Leipoldt's valley community: The novelist as archivist

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This paper presents one example of the process whereby a writer like C. Louis Leipoldt absorbed living oral Afrikaans history and converted it into written Afrikaans documentation. This example serves to illustrate a larger process which he applied to the construction and composition of a sequence of four historical novels dealing with analogous material in English. The purpose is to record some of the problems and implications of a Leipoldt editing project, which is still in progress, and to formulate some of the related aspects of interpreting historical fiction as historical source material. The paper proposes that one of the traumatic events of South African literature is the shift from oracy to literacy, and that many South African writers have displayed a special guardianship of this shift in terms of literary procedures which follow different norms than those of the cultural historian.

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The Afrikaans poet C. Louis Leipoldt (1880–1947) left behind a writing legacy that is a case study of missed or lost opportunities for critical debate. Work that went unpublished in his lifetime reveals a painstakingly continuous literary project that opposed Afrikaner nationalism and populist fearmongering, even predicting future socio-political hardships and uneven development in South Africa. Many of Leipoldt’s criticisms of Afrikaner Nationalism went largely ignored or misread, presumably because Leipoldt was seen as a senior figure of importance in the Afrikaans literary set. In spite of the great amount of research produced by scholars like Kannemeyer and Gray between 1970 and 2000, revealing Leipoldt as a captivating public figure entangled in prominent moments in South Africa’s cultural development in the early twentieth century, little further interest has been shown. Speculation about Leipoldt’s personal life and his interactions with other established Afrikaans writers tend to receive more attention than the consistency and multi-pronged nature of his literary-cultural critiques of South Africa. These critiques are presented in his poetry, prose, plays, journalism and even his medical, culinary and travel writing. Now, at a time of strong intersections between identity politics, populism and sentiment, and with the urgent discussions around decolonization of universities and the literatures they teach, Leipoldt’s views from a century ago may be more worthwhile than before.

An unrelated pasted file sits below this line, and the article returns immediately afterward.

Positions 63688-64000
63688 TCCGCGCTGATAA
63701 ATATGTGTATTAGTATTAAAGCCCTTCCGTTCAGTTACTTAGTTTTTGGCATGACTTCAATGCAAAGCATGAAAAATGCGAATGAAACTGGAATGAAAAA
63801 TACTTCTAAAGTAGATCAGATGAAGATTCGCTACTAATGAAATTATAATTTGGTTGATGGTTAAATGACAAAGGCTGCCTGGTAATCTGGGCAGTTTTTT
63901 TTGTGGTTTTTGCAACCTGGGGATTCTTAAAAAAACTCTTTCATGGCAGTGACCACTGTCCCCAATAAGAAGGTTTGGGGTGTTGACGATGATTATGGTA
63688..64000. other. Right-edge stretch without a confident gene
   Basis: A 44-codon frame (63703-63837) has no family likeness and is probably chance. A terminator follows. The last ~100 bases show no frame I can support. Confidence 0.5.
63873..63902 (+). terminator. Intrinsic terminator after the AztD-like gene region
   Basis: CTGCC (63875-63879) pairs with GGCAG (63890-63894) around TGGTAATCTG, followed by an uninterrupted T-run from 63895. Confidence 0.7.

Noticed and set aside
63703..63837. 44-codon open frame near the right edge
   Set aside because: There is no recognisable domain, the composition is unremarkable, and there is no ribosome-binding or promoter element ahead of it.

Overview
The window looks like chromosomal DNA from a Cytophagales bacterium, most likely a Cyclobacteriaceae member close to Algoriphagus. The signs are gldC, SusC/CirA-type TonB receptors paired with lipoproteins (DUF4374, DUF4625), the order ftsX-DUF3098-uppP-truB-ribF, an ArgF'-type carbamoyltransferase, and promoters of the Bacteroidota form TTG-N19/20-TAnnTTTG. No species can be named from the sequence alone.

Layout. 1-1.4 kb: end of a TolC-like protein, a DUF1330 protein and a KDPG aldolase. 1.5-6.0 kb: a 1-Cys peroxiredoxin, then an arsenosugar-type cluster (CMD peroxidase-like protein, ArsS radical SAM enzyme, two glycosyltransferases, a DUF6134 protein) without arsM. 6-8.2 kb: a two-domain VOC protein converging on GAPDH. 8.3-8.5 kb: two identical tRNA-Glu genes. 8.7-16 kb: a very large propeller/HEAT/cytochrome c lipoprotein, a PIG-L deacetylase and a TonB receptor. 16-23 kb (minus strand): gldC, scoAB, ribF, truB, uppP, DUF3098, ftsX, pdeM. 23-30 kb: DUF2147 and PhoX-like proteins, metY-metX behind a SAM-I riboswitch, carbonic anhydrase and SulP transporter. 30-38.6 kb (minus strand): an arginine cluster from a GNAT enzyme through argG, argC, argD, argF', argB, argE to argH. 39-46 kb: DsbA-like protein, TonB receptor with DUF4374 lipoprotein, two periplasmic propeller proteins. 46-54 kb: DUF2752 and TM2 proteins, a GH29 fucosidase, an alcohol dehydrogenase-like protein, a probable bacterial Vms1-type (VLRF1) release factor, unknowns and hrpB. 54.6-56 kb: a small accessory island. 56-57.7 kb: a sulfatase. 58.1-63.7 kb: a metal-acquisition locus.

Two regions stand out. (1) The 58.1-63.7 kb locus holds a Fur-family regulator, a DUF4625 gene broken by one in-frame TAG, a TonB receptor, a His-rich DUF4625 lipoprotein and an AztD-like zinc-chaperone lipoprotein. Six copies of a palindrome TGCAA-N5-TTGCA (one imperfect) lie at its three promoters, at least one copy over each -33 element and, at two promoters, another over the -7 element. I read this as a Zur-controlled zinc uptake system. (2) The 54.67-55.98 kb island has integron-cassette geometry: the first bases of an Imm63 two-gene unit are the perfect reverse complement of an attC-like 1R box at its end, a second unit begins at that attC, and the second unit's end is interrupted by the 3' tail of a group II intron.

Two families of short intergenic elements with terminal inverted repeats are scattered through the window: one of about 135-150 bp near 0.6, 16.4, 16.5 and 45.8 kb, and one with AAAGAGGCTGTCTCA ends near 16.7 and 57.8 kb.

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The famous Afrikaans poet C. Louis Leipoldt (1880-1947) has long been misread as a nationalist writer. During the first half of the 20th century Leipoldt's poetry seemed to be in sympathy with Afrikaner nationalism, and since his death he has mostly been remembered for this element of his work. Recent scholarship reveals a different Leipoldt, one fiercely anti-nationalist in his unpublished English fiction and more openly aggressive in his non-fiction prose. Leipoldt regularly wrote about food and culinary traditions in South Africa and used his knowledge of local cuisine to argue against notions of “authentic Afrikaner dishes”, instead insisting that the earliest authorities behind original South African dishes camefrom the “Cape Malay” population of theWestern Cape. This article aims to explore Leipoldt's cosmopolitan argument against political, sectional possessiveness in the cultural development of South Africa between the mid-19th and early-20th centuries, with a sustained focus on the importance of food as a cultural marker.
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